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Wednesday, October 27, 2021

E-commerce surges in post-pandemic Qatar, Mastercard says


Data top-ups, apparel, groceries, banking and healthcare see highest surge of online activity

Nearly three out of four (73%) consumers in the Middle East and Africa shop more online than they did before the COVID-19 pandemic, according to a study by Mastercard. 

More than 70% of consumers said that they had ventured online for data top-ups, 63% for clothing, while over 52% saying they had purchased groceries online.

With the risk of infection remaining a top concern, shoppers are rapidly moving from cash and opting for contact-free and digital payment experiences for a more safe, secure and cashless avenue.

As e-commerce increasingly becomes a part of everyday life, consumers are moving other aspects of their financial management to digital, with 66% of respondents having started banking online, and 56% also managing their healthcare needs in the virtual world.

“Consumers in Qatar today are enjoying the benefits and convenience of online shopping and are seeking virtual experiences unlike ever before. This in turn makes cybersecurity all the more important,” said Nadia Ghissassi, Mastercard country manager. 

Read more: Qatar to ensure low price of goods, services to stabilise economy

The remarks come as Qatar’s authorities continue to work relentlessly to protect and stabilise the country’s economy amid the COVID-19 crisis, according to the latest Qatar Chamber (QC) report. 

To ensure that the economy is protected, QC is working on ensuring that necessary goods and services are provided to the public at reasonable prices, in addition to removing all obstacles facing producers and encouraging them to increase production.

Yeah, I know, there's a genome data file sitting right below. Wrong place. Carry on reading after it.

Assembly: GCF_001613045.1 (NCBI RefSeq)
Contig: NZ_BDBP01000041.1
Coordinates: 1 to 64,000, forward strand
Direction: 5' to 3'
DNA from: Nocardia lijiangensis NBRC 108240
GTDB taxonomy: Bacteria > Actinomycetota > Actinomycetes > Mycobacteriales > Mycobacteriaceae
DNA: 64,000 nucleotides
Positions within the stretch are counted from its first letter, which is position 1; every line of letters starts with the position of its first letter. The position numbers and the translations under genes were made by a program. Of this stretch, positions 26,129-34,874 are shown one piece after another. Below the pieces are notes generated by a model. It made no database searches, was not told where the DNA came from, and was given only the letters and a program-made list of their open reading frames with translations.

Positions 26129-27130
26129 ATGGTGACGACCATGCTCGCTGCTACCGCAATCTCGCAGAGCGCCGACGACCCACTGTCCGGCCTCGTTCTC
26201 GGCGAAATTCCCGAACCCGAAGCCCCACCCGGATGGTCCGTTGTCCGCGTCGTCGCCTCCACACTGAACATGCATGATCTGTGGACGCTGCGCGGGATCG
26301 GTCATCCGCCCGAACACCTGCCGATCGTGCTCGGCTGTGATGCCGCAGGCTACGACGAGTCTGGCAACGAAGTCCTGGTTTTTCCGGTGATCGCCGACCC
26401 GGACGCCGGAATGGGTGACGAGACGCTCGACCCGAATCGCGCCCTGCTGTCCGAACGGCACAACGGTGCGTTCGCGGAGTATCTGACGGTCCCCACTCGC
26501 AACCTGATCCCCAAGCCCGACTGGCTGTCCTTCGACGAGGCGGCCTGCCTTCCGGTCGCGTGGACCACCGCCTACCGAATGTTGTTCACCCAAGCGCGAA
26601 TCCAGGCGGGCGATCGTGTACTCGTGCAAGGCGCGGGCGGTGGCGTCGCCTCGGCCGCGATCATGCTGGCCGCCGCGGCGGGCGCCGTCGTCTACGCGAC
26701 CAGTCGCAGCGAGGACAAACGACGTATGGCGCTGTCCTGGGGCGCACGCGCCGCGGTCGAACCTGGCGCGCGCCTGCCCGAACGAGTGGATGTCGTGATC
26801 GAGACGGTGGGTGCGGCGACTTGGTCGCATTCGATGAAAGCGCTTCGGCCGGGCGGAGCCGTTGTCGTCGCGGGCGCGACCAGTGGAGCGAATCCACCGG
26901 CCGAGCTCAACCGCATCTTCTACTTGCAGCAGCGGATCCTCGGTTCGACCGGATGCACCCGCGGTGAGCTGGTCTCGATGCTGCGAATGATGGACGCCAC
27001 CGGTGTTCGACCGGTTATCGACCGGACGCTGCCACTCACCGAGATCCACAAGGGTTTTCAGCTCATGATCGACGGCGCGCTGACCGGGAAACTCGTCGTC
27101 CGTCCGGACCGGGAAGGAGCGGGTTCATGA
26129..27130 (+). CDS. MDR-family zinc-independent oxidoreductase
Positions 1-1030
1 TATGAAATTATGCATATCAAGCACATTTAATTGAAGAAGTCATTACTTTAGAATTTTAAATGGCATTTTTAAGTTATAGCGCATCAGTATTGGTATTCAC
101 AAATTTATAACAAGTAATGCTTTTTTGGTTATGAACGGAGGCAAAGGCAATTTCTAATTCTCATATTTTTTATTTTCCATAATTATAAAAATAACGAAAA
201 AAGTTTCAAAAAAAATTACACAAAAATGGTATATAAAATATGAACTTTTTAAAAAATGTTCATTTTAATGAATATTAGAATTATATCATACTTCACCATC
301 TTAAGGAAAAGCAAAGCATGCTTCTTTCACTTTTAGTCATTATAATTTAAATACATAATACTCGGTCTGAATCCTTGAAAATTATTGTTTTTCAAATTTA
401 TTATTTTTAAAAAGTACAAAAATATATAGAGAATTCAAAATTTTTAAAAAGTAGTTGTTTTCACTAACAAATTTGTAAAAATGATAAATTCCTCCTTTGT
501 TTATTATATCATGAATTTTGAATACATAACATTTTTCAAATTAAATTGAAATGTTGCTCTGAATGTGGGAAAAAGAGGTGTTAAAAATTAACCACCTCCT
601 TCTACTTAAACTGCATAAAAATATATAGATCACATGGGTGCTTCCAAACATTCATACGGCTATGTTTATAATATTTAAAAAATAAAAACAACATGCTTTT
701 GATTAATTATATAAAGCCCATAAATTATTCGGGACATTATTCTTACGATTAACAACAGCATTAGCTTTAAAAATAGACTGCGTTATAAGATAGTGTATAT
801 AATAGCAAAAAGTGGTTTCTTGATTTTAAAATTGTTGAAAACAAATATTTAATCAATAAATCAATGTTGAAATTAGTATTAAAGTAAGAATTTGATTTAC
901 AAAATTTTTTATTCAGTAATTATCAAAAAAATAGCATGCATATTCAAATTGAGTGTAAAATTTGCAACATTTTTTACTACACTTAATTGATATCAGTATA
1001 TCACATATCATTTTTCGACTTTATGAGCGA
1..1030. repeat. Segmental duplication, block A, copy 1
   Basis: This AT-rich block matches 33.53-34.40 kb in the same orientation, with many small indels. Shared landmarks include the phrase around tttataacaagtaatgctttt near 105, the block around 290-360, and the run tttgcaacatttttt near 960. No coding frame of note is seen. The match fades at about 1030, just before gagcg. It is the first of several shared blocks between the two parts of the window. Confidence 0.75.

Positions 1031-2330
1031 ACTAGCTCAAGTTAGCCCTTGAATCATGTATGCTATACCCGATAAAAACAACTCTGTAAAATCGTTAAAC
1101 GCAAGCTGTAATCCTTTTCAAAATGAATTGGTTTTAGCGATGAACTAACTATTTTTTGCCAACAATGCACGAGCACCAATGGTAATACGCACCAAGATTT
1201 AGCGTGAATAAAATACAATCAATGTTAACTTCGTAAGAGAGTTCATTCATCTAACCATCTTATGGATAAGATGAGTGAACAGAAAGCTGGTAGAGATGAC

Income levels in Qatar have remained among the highest in the world despite a sharp COVID-19-induced decline in economic activity and low energy prices.

Despite the current slump, analysts believe that Qatar’s GDP could potentially increase to $208bn in 2024 from $162bn this year, an increase of almost 30% over four years.

Two other economic indicators, the rate of inflation and that of unemployment, also point to a healthy and growing economy over the next few years. 

Qatar’s Ministry of Public Health (MoPH) along with authorities have been placing strict measures in curbing the spread of the coronavirus since the beginning of the outbreak.

Although the country did have the highest infections rate per capita, it has maintained the world’s lowest mortality rate.

Moreover, more than one million people have been tested for the potentially lethal virus in Qatar since the global pandemic struck the Gulf state.

Qatar currently has 2,708 active Covid-19 cases and has recorded more than134698 recoveries.

A total of 236 have died of the infection, according to the latest health ministry figures.

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